FA and OCT work best in combination

June 13, 2008

Although fluorescein angiography (FA) and optical coherence tomography (OCT) are both effective ways to detect macular oedema (ME), when used in isolation they may miss subtle manifestations of the condition, according to a study published in the April 2008 issue of Retina.

Although fluorescein angiography (FA) and optical coherence tomography (OCT) are both effective ways to detect macular oedema (ME), when used in isolation they may miss subtle manifestations of the condition, according to a study published in the April 2008 issue of Retina.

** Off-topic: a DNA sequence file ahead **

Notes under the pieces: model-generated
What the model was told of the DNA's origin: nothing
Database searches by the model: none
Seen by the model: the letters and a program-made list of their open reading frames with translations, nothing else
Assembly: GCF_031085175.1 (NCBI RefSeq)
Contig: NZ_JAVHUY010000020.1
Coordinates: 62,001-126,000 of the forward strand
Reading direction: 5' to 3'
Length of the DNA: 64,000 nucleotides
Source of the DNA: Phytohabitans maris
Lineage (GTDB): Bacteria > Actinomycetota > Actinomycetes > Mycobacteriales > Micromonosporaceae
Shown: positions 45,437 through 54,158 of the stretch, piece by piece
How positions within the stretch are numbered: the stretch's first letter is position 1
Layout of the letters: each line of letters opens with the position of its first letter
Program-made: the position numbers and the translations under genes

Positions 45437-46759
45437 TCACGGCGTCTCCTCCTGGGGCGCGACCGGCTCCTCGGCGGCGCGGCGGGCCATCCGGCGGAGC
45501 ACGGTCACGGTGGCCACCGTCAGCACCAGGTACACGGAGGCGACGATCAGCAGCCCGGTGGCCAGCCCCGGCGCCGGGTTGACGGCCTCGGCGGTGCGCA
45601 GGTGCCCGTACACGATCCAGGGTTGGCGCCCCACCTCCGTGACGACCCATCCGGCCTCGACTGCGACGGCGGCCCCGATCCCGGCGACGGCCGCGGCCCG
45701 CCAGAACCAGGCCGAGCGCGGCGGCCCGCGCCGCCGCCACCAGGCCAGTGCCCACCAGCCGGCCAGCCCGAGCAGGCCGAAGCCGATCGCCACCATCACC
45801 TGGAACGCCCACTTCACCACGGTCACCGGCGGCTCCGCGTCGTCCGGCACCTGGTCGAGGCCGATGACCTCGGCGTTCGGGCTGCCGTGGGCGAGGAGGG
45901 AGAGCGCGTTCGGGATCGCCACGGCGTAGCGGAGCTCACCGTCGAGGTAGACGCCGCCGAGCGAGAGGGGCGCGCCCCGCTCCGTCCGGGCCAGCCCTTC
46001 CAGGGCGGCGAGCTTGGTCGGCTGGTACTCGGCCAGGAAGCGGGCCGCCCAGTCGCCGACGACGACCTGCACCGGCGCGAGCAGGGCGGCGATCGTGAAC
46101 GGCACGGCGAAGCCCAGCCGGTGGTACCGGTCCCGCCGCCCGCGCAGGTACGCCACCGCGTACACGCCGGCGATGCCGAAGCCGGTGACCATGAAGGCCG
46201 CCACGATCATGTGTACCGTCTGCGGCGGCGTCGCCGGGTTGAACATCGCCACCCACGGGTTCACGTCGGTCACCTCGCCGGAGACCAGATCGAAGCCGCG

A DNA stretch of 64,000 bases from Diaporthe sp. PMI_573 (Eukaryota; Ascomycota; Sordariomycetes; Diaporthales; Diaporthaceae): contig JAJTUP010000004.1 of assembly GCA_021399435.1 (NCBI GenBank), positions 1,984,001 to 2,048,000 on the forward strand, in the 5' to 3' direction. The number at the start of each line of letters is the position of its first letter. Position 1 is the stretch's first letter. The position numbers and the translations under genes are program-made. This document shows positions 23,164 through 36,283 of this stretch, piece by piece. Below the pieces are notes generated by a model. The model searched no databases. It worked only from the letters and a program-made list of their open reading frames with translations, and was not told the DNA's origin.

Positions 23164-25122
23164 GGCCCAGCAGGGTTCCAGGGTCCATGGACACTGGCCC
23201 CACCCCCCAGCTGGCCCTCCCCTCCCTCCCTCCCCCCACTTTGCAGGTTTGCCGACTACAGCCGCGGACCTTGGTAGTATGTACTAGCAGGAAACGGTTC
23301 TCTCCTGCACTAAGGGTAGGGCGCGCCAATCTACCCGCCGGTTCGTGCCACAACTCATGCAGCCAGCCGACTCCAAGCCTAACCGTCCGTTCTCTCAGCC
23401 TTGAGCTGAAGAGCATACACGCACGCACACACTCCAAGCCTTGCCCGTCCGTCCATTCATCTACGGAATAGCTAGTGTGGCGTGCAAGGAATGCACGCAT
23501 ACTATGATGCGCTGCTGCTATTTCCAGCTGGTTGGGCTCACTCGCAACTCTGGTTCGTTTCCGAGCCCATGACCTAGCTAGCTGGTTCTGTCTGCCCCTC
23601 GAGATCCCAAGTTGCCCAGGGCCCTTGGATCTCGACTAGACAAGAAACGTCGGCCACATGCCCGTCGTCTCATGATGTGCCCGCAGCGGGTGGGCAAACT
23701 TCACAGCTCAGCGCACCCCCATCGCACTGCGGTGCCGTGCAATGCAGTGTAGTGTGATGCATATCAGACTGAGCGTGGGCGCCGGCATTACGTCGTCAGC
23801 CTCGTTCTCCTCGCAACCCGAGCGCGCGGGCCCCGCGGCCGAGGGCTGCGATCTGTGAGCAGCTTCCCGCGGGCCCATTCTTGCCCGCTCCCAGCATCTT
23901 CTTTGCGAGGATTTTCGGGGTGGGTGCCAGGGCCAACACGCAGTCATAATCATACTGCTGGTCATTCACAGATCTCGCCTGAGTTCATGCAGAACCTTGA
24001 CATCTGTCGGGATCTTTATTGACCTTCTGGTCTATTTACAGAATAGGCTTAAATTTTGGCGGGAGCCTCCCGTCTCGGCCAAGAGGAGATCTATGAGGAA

Igor Kozák, MD of the Jacobs Retina Center, University of California San Diego, US and colleagues conducted a 12-month retrospective single-centre study of 1272 eyes undergoing simultaneous FA and OCT to diagnose ME.

The team found that, in 94.97% of cases (n=1208), a diagnosis of ME was confirmed by both techniques. In 3.86% of cases (n=49), FA indicated ME while OCT indicated a normal result; OCT indicated ME where FA indicated normal results in 1.17% of eyes (n=15).

Thus the researchers concluded that FA and OCT, whilst both highly sensitive and effective techniques, have a very small percentage of discrepancies when detecting ME.